Japan Data

Earthquake Unease in Japan, But Temblors No More Common than Usual

Society Disaster

Minor May earthquakes stoked concerned posting to Japanese social media about whether there were more temblors than usual this year, and what to do in case a major disaster struck during the pandemic. However, data on past quakes show they are not especially common this year.

On May 4 and 6, two earthquakes with a maximum seismic intensity of 4 occurred with epicenters in northern Chiba Prefecture. The temblor on May 6 shook the whole metropolitan area and was recorded as intensity 3 in Tokyo, Saitama, and Kanagawa Prefectures. There were four more earthquakes with a maximum intensity of 4 in two days from May 17. With so many people sheltering at home during the COVID-19 pandemic, social media was soon flooded with worries about whether there had been more earthquakes than usual and what to do if a major disaster struck during the pandemic.

Not Comparatively More Frequent

The graph below shows data taken from the Japan Meteorological Agency Earthquake Database for all the earthquakes of intensity 3 or greater that happened from January through April 2020. It does appear that there have been a few more earthquakes from April onward, compared to the January–March period. Until May 19 (at two in the afternoon), there were 6 earthquakes of intensity 4 and 14 of intensity 3, setting a faster pace for the month than April.

However, comparing the data with that from the same period for other years offers a different perspective.

The graph shows that earthquakes are not particularly frequent this year. In 2016, the Kumamoto Earthquakes took place, as two intensity 7 quakes hit the prefecture on April 14 and 16, and there were 457 temblors of intensity 3 or greater recorded in total that month. The epicenters of most were in Kumamoto and Ōita Prefectures.

While 2020 is clearly not any kind of outlier in frequency, this does not imply anything about the future. Current science finds it difficult to predict with any accuracy which regions are likely to experience a cluster of earthquakes within even a few days. Even in 2016, there were only 46 of intensity 3 or over from January until the first major temblor hit at 9:25 in the morning on April 14, and none of those had epicenters in Kumamoto. Frequency data is a valuable resource, but in the end, it is only one data point.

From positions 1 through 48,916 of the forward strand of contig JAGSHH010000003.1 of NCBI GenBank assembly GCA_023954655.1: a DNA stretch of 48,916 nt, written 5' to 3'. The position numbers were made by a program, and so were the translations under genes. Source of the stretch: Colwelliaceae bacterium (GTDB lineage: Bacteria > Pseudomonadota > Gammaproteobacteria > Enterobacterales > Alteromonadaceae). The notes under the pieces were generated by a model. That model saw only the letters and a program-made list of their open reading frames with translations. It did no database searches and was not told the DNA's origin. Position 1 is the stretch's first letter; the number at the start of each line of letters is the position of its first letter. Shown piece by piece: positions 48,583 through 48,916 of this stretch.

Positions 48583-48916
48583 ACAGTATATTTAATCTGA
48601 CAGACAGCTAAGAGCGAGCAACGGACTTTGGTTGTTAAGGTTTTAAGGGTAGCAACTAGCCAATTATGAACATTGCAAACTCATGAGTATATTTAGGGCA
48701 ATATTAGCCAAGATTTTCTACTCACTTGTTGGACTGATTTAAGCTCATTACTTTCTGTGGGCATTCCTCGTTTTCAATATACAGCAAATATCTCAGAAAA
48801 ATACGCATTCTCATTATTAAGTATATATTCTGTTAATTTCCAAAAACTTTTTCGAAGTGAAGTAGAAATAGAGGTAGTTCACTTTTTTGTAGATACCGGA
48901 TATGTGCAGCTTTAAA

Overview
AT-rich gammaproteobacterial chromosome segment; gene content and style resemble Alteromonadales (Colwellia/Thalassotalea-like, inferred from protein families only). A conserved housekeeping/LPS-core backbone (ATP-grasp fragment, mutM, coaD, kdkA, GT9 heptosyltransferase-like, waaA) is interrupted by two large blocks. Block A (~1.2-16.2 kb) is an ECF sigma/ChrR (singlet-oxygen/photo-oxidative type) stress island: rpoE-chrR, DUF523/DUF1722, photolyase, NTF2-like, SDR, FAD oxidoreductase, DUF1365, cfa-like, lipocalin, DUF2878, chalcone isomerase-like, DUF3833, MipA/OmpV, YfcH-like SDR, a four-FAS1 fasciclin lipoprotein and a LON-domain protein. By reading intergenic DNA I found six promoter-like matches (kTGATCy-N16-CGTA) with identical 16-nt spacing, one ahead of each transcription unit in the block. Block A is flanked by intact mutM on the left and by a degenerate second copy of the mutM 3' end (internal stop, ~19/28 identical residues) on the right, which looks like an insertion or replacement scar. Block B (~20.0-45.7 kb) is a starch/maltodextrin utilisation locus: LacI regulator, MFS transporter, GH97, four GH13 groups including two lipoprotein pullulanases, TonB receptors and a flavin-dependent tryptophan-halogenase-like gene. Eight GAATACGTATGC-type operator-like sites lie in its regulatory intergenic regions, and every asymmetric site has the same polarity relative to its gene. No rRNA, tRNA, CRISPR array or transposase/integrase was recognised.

Masks and Soap in Emergency Bags

The reason for the rising tide of concern might simply be that people are noticing the usual earthquakes more. It is easier to feel a small shake when sitting quietly at home than outside. The May 4 earthquake came just after 10 at night, while that on May 6 came just before 2 in the morning, and both are times when people are less likely to be active. As the spread of COVID-19 has brought with it a general increase in anxiety about the future, it may also be the case that people are more attuned than usual to threats like earthquakes.

While there is no need to panic, Japan is an earthquake-prone country, so there is always a call for sensible precautions. When earthquakes do happen, evacuation centers are often crowded, and sanitation is a concern. Even under normal circumstances colds and influenza can spread easily. Extra attention to sanitation and hygiene will be in order until the COVID-19 pandemic settles down.

It is a good idea to ensure there are masks, disinfectant, soap, and wet wipes in emergency bags. Also, as evacuation centers will likely be keeping their windows and doors open for better ventilation, that might require extra clothing to help deal with variable temperatures. A moment of extra thought can help add another layer of safety and peace of mind just in case disaster does hit.

(Originally published in Japanese. Banner photo: An evacuation shelter following the Kumamoto Earthquakes of 2016. Photo by Hashino Yukinori of Nippon.com.)

earthquake disaster coronavirus COVID-19